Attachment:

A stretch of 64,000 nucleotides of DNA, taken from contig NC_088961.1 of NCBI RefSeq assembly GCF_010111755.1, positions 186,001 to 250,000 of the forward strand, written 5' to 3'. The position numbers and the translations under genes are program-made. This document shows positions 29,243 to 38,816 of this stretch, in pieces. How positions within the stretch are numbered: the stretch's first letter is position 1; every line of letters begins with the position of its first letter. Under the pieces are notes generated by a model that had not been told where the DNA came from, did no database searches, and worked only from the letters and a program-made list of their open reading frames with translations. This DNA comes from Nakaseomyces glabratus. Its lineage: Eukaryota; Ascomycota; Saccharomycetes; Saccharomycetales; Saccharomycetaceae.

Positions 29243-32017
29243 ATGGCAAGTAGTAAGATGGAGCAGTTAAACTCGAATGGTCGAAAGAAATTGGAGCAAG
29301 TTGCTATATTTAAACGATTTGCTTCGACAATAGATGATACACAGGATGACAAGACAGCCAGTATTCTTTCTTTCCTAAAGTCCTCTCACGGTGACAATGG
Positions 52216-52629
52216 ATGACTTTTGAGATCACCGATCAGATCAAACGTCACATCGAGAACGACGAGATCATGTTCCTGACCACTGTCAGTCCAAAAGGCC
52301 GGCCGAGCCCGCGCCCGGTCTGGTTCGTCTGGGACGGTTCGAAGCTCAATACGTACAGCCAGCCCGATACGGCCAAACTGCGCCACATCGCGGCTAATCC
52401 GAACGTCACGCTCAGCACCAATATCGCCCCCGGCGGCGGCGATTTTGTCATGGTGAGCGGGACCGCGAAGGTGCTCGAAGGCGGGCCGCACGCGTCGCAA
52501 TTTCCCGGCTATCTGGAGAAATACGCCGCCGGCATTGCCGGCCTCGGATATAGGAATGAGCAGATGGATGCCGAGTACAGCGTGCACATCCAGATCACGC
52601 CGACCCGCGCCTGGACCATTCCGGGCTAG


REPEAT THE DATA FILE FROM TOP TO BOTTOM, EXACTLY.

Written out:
A stretch of 64,000 nucleotides of DNA, taken from contig NC_088961.1 of NCBI RefSeq assembly GCF_010111755.1, positions 186,001 to 250,000 of the forward strand, written 5' to 3'. The position numbers and the translations under genes are program-made. This document shows positions 29,243 to 38,816 of this stretch, in pieces. How positions within the stretch are numbered: the stretch's first letter is position 1; every line of letters begins with the position of its first letter. Under the pieces are notes generated by a model that had not been told where the DNA came from, did no database searches, and worked only from the letters and a program-made list of their open reading frames with translations. This DNA comes from Nakaseomyces glabratus. Its lineage: Eukaryota; Ascomycota; Saccharomycetes; Saccharomycetales; Saccharomycetaceae.

Positions 29243-32017
29243 ATGGCAAGTAGTAAGATGGAGCAGTTAAACTCGAATGGTCGAAAGAAATTGGAGCAAG
29301 TTGCTATATTTAAACGATTTGCTTCGACAATAGATGATACACAGGATGACAAGACAGCCAGTATTCTTTCTTTCCTAAAGTCCTCTCACGGTGACAATGG
Positions 52216-52629
52216 ATGACTTTTGAGATCACCGATCAGATCAAACGTCACATCGAGAACGACGAGATCATGTTCCTGACCACTGTCAGTCCAAAAGGCC
52301 GGCCGAGCCCGCGCCCGGTCTGGTTCGTCTGGGACGGTTCGAAGCTCAATACGTACAGCCAGCCCGATACGGCCAAACTGCGCCACATCGCGGCTAATCC
52401 GAACGTCACGCTCAGCACCAATATCGCCCCCGGCGGCGGCGATTTTGTCATGGTGAGCGGGACCGCGAAGGTGCTCGAAGGCGGGCCGCACGCGTCGCAA
52501 TTTCCCGGCTATCTGGAGAAATACGCCGCCGGCATTGCCGGCCTCGGATATAGGAATGAGCAGATGGATGCCGAGTACAGCGTGCACATCCAGATCACGC
52601 CGACCCGCGCCTGGACCATTCCGGGCTAG